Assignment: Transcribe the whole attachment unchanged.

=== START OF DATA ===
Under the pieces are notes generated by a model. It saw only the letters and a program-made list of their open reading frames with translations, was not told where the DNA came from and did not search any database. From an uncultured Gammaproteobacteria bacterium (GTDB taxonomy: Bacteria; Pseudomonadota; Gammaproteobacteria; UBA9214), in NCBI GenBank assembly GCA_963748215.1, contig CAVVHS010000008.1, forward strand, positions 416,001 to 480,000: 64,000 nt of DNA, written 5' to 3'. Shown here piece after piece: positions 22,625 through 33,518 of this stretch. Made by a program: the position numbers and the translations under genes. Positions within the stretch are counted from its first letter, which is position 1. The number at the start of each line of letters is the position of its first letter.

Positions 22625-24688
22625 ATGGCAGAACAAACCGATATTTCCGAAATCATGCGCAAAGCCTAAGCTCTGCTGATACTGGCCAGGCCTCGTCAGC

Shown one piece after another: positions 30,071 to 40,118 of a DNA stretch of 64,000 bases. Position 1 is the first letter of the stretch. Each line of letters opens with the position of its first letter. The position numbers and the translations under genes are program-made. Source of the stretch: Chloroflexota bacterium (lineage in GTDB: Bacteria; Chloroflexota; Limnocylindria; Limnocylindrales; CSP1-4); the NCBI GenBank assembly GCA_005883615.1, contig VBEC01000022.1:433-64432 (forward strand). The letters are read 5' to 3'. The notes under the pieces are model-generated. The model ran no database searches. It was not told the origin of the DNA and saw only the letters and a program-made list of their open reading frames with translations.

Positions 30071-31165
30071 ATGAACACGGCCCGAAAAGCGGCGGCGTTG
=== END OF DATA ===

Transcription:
Under the pieces are notes generated by a model. It saw only the letters and a program-made list of their open reading frames with translations, was not told where the DNA came from and did not search any database. From an uncultured Gammaproteobacteria bacterium (GTDB taxonomy: Bacteria; Pseudomonadota; Gammaproteobacteria; UBA9214), in NCBI GenBank assembly GCA_963748215.1, contig CAVVHS010000008.1, forward strand, positions 416,001 to 480,000: 64,000 nt of DNA, written 5' to 3'. Shown here piece after piece: positions 22,625 through 33,518 of this stretch. Made by a program: the position numbers and the translations under genes. Positions within the stretch are counted from its first letter, which is position 1. The number at the start of each line of letters is the position of its first letter.

Positions 22625-24688
22625 ATGGCAGAACAAACCGATATTTCCGAAATCATGCGCAAAGCCTAAGCTCTGCTGATACTGGCCAGGCCTCGTCAGC

Shown one piece after another: positions 30,071 to 40,118 of a DNA stretch of 64,000 bases. Position 1 is the first letter of the stretch. Each line of letters opens with the position of its first letter. The position numbers and the translations under genes are program-made. Source of the stretch: Chloroflexota bacterium (lineage in GTDB: Bacteria; Chloroflexota; Limnocylindria; Limnocylindrales; CSP1-4); the NCBI GenBank assembly GCA_005883615.1, contig VBEC01000022.1:433-64432 (forward strand). The letters are read 5' to 3'. The notes under the pieces are model-generated. The model ran no database searches. It was not told the origin of the DNA and saw only the letters and a program-made list of their open reading frames with translations.

Positions 30071-31165
30071 ATGAACACGGCCCGAAAAGCGGCGGCGTTG